There isn’t a lot of suspense about whether the hugely expensive contract between Nassau County and the Nassau University Medical Center for inmate health care services will be approved by the legislature on Monday. County Executive Edward Mangano has put no other option on the table.
The suspense will be over how well NUMC is able to provide the care, how the county will come up with all the money, and what the Nassau Interim Finance Authority, the state fiscal watchdog, does about the increased expense.
Armor Correctional Health Services became the provider in 2011 after NUMC refused to bid on the work. In the six years since, at least five deaths at the jail have been due to inadequate medical treatment, according to the state Commission of Correction.
The deaths led to an outcry, but repeated attempts to find another health care provider for the approximately 1,200 inmates failed, despite Armor’s threat to exit the contract early. In May, with no other options available, the county signed a three-month extension with Armor at a 66 percent increase over the previous $11 million annual rate.
The NUMC contract is structured very differently from Armor’s. This time the financial incentives are to provide more medical service rather than less. Armor got $11 million a year as essentially a flat fee — the fewer services it provided, the more money it made. NUMC’s deal is estimated at $42 million for two years, nearly double Armor’s original rate, but that’s a guess. Mangano says the county will settle up with NUMC on a regular basis, adjusting the payment if more or fewer services than estimated are provided, then adding an administrative fee of 16.7 percent. And the county will be on the hook for liability lawsuits.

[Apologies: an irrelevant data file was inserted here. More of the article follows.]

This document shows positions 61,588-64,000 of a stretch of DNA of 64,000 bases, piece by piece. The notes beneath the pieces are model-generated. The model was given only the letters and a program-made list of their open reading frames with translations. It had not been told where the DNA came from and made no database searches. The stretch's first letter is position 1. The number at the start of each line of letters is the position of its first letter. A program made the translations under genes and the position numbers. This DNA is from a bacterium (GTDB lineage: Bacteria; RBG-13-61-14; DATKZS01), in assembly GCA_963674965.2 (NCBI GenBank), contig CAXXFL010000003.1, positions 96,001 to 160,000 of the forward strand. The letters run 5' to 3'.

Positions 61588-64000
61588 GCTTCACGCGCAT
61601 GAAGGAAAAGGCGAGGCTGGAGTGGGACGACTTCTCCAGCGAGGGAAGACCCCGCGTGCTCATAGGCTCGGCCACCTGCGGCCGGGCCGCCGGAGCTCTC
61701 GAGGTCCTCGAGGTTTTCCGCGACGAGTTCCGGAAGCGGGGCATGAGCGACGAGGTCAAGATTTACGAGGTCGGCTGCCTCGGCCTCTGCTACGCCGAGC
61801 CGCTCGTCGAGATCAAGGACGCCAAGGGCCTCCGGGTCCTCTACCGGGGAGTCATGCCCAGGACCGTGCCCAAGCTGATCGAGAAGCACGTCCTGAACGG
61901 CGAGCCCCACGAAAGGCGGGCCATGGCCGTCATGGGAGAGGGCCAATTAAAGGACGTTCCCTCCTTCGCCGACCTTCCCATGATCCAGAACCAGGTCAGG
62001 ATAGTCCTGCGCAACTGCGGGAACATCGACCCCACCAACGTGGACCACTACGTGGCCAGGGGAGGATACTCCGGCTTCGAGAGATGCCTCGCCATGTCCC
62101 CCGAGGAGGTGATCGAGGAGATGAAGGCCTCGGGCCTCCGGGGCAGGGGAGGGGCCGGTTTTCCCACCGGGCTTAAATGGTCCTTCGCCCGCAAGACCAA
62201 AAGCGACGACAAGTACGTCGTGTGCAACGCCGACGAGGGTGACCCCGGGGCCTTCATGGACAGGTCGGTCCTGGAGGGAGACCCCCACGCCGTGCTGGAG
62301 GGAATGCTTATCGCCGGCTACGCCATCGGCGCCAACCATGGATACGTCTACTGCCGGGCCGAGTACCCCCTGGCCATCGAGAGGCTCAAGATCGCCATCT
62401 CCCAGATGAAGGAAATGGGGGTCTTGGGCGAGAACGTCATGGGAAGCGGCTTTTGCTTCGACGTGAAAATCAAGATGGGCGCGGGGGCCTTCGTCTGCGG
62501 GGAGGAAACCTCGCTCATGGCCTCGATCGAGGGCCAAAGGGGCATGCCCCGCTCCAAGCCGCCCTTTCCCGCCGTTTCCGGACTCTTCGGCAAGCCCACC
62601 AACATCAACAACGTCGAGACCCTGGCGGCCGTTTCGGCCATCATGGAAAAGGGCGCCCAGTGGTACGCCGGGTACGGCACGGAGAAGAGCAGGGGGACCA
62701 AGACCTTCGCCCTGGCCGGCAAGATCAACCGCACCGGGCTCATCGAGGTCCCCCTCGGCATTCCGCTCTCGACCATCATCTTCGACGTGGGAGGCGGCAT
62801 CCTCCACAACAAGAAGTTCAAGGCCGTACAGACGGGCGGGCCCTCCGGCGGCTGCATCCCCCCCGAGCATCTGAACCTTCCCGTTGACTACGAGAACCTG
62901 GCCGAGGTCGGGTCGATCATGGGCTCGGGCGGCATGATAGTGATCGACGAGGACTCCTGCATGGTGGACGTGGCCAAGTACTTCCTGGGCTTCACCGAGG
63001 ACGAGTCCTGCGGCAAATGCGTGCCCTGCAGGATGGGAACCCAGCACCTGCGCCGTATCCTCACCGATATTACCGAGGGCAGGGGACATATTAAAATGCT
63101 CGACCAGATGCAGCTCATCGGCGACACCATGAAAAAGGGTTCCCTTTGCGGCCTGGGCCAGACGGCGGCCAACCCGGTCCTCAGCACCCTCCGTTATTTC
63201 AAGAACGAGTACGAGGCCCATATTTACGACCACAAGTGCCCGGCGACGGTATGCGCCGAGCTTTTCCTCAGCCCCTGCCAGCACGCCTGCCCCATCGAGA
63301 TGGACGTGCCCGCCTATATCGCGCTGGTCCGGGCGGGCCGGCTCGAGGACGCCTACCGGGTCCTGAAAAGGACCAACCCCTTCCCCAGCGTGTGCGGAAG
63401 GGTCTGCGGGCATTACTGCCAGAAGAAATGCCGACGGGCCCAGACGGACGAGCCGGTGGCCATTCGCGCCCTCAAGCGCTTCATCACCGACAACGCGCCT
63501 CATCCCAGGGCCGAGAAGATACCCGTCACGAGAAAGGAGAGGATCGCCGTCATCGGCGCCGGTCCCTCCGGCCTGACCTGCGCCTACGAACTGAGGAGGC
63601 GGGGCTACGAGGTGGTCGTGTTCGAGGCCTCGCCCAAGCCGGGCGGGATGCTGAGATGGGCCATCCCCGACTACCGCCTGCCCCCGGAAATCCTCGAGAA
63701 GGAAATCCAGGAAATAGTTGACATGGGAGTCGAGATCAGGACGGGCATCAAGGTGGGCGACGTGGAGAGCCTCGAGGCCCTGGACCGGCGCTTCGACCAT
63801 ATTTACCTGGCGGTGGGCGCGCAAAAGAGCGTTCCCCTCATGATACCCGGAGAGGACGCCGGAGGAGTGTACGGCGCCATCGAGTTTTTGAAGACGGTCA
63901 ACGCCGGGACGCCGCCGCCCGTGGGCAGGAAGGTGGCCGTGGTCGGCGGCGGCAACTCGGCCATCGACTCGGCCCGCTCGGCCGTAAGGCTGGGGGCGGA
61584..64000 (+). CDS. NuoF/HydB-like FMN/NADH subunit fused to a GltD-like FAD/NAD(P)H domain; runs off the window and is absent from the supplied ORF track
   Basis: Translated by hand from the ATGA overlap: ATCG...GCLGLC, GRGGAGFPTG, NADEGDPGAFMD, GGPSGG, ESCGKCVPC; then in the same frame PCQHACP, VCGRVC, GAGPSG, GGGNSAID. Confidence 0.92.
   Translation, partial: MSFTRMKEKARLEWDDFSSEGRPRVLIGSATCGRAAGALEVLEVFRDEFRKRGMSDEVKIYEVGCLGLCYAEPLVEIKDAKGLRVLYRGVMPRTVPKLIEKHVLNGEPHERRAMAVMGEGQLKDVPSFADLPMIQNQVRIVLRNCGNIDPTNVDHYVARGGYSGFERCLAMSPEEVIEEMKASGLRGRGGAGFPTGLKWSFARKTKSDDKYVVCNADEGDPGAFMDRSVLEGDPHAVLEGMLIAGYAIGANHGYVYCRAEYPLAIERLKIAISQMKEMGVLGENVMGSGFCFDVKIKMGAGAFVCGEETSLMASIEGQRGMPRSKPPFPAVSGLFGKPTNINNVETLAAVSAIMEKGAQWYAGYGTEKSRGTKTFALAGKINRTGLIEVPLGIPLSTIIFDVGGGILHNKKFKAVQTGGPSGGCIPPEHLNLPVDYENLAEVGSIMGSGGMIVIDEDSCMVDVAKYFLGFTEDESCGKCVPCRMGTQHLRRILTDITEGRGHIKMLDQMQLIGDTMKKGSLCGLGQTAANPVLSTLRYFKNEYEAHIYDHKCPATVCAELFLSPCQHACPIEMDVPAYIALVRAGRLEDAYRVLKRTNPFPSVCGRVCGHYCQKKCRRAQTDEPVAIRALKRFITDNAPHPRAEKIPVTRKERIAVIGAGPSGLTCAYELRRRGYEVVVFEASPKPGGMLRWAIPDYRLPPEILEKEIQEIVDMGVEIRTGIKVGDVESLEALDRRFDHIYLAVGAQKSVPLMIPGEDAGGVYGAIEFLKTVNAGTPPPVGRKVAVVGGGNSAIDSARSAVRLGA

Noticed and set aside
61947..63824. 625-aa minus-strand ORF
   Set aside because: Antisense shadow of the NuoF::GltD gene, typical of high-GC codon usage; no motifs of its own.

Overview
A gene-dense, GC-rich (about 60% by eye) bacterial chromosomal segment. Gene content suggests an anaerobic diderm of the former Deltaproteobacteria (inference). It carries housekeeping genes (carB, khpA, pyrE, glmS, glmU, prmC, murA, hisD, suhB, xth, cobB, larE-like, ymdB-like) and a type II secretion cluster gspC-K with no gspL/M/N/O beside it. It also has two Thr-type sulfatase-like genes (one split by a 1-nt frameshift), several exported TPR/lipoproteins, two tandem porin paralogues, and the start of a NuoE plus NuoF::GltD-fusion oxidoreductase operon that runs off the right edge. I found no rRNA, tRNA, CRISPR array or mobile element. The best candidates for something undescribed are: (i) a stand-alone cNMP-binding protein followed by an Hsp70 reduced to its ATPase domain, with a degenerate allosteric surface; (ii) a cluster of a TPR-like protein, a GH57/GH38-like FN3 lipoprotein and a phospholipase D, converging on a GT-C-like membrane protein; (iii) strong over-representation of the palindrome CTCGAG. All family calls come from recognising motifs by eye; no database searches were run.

Much of the increased cost comes from the switch from the private sector to the Civil Service Employees Association, public union workers who get better pay and benefits.
NIFA, the state board charged with overseeing the county’s disastrous finances, might balk at the new expense, but the board would have a hard time rejecting the only option to provide care. A county spokesman said the increased cost will be made up through non-personnel spending cuts in other departments. But wasn’t NIFA already told that spending was cut to close to the bone?
Then there is the county’s responsibility to provide adequate care to the inmates, many of whom are awaiting the disposition of their cases. When NUMC provided care in the past, there were also terrible problems, including a rash of suicides and Justice Department findings that correction officers’ handling of inmates who needed medical attention, as well as the care itself, needed to be improved and closely monitored.
In the past, two jail oversight committees have done very little while wrongful deaths have occurred. Hospital and county officials, including the judges who order incarceration, must keep a better watch this time around.